Over the past year, mergers and acquisitions have increased considerably in the healthcare IT sector, with smaller deals yielding big returns on investment, according to report from New York-based investment bank Berkery Noyes released Jan. 11.
The report, which analyzes M&A activity in 2012--comparing the data since 2010--shows that healthcare IT M&A transaction volume increased 21 percent annually, with private equity firms accounting for four of the industry's top-value deals last year.
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Proposal says IT could trim $2 trillion from national health spending

January 14, 2013 | By Ashley Gold
The Commonwealth Fund's Commission on a High Performance Health System last week proposed reform that could trim $2 trillion from national health spending over the next 10 years. The proposal, according to an article in InformationWeek Healthcare, has a central focus on the Meaningful Use of healthcare IT by healthcare organizations.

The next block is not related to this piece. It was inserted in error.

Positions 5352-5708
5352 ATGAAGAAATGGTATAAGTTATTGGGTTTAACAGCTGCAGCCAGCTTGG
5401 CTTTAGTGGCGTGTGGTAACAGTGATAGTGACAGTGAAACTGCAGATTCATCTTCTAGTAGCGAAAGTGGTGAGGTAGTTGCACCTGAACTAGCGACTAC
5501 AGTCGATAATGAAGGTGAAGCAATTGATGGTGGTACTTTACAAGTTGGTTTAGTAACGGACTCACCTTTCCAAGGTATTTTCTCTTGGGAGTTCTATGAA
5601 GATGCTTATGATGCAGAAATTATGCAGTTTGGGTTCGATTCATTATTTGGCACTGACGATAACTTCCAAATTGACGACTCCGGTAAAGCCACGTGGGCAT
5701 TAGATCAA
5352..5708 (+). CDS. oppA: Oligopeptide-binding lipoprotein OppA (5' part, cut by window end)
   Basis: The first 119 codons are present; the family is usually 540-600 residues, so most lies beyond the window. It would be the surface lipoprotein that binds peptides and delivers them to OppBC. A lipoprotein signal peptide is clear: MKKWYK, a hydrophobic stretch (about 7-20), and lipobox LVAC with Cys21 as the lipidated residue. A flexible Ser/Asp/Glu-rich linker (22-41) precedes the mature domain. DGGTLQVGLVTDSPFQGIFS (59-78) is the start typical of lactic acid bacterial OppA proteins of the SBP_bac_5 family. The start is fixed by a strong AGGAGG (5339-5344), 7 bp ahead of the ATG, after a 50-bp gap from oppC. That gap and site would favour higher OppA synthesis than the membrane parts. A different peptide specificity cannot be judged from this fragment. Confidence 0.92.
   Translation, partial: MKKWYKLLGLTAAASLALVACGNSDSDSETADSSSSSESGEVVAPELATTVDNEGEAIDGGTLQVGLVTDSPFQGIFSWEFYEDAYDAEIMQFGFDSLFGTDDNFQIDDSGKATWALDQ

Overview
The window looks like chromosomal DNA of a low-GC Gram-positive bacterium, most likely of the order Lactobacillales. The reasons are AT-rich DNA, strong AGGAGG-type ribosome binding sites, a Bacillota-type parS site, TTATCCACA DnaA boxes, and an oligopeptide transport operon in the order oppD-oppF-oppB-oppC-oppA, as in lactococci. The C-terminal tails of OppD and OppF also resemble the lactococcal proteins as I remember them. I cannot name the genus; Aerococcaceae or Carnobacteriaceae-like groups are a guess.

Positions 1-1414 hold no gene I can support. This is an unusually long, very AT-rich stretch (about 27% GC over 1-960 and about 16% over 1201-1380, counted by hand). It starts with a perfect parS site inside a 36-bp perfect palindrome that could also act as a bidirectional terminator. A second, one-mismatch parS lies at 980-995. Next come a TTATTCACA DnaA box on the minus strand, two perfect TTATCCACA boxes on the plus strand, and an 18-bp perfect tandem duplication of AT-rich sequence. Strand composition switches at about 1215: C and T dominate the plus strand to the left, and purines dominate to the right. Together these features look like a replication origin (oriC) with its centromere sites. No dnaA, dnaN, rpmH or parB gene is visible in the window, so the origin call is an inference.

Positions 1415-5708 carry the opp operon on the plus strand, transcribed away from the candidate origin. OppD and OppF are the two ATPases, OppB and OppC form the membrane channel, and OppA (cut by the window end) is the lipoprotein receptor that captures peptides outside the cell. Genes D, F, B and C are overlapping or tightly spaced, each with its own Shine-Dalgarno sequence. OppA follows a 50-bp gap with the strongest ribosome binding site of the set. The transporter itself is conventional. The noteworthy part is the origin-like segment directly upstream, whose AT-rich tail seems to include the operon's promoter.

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Monday, January 14, 2013

Technology-Enabled Medication Tracking: A Tough Nut To Crack

A patient who comes into the hospital for a complex cardiovascular procedure, at one end of the spectrum, or a straightforward pneumonia case, at the other, both face a safety risk in what may appear relatively simple to do: Getting, and maintaining, an accurate medication list.
Even with health IT advances and the march toward computerized provider order entry, health care facilities still struggle with the process of medication reconciliation, which is woven throughout the care continuum.
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January 14, 2013